Several test methods exist to validate the integrity of the ground path to equipment parts and measure whether machines are charging devices. When selecting the best measurement instruments, consider the safe charge level to be measured and select an instrument that can measure within that range. Note the size of the area to be measured and whether the spacing is fixed between the surface of the object to be measured and the instrument.

Identifying and measuring static charge inside automated equipment presents specific challenges. The problem with most conventional methods is that they are not particularly suited to automated equipment. Most require direct contact with the charged object or require the device to be removed from the object, making it necessary to take the equipment offline to perform the testing. To avoid lost production time, alternative solutions are necessary for measuring charges inside the equipment.

To measure static charge without disrupting equipment operation, assemblers can mount sensors or probes inside the equipment or mount static event detectors (SED) on the devices themselves. Two options for mounting instruments inside equipment include static sensors and special electrostatic voltmeters and electrostatic fieldmeters with small probes. Static sensors incorporate high input impedance circuitry and can be mounted inside automated equipment. This permits them to measure the field generated by a charged part as it moves through the process. Ideally, the sensor should be mounted as close to the part as possible. Because it does not require the nullification of existing fields, it is ideal for measuring charges on parts moving through high throughput machines.6

Electrostatic voltmeters (Figure 3) and electrostatic fieldmeters with small probes offer an alternative option for monitoring inside equipment. The probes are small enough to be placed in critical locations to measure the charge on components as they pass by. However, care must be taken when mounting them to ensure they take accurate measurements and do not interfere with equipment operation. Several factors can affect the accuracy of their measurements, including the charged surface’s orientation with respect to the probe, and the size, speed and distance of the part from the probe.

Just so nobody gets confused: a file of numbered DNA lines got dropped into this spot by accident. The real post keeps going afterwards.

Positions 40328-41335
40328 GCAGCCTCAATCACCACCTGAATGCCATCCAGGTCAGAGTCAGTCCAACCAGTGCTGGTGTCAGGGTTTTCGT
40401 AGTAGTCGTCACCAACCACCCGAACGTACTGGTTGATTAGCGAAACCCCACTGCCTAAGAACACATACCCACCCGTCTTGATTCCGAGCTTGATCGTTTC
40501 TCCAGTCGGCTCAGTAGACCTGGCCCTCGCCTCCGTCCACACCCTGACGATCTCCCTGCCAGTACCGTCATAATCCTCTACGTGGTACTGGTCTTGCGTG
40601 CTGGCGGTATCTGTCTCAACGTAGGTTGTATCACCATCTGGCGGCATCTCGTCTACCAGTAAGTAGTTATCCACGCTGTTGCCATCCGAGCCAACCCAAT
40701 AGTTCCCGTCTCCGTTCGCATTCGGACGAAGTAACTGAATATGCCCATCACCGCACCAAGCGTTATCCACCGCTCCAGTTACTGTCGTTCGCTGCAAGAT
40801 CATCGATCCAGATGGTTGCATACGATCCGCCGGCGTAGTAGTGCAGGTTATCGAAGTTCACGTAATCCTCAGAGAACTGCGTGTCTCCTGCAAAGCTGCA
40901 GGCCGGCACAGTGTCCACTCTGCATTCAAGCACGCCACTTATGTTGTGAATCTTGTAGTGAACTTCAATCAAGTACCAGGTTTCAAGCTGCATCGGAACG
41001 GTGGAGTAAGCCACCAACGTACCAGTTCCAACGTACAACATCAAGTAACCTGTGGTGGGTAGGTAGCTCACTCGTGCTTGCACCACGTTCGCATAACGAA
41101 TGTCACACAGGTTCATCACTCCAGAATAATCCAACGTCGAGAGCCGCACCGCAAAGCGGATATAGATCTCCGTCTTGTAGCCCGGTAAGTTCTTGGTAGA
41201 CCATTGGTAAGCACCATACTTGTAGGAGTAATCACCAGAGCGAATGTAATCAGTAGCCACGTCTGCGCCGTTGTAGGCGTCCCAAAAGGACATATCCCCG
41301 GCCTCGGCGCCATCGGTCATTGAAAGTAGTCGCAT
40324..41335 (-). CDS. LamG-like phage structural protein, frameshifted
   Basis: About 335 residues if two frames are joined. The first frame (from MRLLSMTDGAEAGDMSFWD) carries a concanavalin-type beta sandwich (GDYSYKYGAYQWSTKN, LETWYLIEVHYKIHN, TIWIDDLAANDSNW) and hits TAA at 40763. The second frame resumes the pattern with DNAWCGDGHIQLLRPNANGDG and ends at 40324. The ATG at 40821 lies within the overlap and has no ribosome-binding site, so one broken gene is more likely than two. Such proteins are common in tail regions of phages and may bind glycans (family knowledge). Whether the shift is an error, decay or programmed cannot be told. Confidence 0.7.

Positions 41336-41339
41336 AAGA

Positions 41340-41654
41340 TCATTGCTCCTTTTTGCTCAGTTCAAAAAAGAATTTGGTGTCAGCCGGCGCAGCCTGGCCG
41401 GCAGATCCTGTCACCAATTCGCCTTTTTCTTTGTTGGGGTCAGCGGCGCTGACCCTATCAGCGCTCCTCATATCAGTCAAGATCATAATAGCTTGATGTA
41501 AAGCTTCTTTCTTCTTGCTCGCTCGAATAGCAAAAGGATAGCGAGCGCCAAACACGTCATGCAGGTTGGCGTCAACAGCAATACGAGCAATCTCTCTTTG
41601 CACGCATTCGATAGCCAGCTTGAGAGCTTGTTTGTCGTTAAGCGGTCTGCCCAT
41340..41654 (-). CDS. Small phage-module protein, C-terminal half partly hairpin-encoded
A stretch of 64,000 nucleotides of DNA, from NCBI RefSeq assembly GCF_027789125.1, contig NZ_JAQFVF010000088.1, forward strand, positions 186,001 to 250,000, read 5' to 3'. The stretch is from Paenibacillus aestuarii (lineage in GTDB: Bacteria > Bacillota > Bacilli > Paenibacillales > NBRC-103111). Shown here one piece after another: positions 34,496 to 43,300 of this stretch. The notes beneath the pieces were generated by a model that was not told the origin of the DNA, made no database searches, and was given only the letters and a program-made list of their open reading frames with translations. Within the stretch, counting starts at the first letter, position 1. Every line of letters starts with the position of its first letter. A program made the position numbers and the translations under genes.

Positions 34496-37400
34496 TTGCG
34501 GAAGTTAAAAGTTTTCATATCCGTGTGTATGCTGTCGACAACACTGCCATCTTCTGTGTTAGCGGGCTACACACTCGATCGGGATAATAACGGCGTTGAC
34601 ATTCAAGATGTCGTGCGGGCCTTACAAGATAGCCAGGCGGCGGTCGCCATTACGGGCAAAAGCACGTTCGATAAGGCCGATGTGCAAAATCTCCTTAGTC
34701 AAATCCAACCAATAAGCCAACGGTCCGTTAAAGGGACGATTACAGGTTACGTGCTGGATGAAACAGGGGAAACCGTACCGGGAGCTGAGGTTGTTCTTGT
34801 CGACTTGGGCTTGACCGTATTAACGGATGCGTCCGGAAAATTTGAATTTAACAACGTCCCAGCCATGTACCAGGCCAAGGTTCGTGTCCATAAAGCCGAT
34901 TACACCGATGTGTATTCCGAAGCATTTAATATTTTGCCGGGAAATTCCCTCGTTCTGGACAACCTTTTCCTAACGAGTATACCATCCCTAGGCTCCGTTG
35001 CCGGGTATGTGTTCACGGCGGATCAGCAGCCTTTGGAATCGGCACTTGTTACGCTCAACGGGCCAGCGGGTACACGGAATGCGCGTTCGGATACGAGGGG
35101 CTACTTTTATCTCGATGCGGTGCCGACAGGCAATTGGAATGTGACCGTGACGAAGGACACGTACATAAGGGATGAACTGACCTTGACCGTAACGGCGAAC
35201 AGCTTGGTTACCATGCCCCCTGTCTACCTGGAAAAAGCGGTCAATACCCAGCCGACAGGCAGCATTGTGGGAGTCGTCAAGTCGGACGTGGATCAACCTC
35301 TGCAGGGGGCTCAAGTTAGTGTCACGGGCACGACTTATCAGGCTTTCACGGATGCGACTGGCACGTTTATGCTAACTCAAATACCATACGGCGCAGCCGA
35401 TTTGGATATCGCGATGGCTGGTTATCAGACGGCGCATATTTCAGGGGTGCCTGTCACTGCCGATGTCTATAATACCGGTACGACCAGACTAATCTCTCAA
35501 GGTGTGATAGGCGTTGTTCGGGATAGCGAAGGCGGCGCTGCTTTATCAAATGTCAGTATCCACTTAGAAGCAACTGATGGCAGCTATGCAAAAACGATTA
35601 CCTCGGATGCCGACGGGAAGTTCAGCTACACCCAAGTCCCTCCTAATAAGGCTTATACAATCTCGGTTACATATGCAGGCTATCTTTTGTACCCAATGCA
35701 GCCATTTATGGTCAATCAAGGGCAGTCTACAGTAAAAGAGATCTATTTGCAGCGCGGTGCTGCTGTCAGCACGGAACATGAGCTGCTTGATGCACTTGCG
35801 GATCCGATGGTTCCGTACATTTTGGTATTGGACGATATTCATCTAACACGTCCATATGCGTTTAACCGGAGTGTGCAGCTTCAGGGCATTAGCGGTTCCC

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SEDs are tiny sensors small enough to fit on a PCB. They are designed to measure the current pulse in an ESD event and can be monitored optically as they pass through operating equipment. SEDs are ideal for verifying whether the equipment is generating dangerous static-charge levels. Several different types are available, each with varying features. Many, however, must be removed from the device and placed into separate instrumentation to ascertain whether an ESD event actually occurred.

Automated Tracking

If an ESD event does occur, the data provided from a device tracking system can help assemblers quickly identify damaged components and contain the impact. In a device tracking system model, a barcode reader is installed at various points throughout the manufacturing process to read the barcodes (or 2-D codes) applied to the devices (Figure 4). Typically, readers scan the barcodes on the device before it enters a station and again after it exits. This documents the type of procedure performed, the equipment that performed it and attaches a time/date stamp for when it occurred.

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While ESD monitoring instruments output all types of data, the barcode reader provides the only link between each device’s serial number and the data supplied from the instrument. For example, when equipment calibration is altered due to EMI from an ESD event, data generated from the device tracking system can help identify specifically which boards were damaged after the equipment’s calibration was altered. Entire lots no longer have to be pulled, scrapped or reworked because of insignificant data.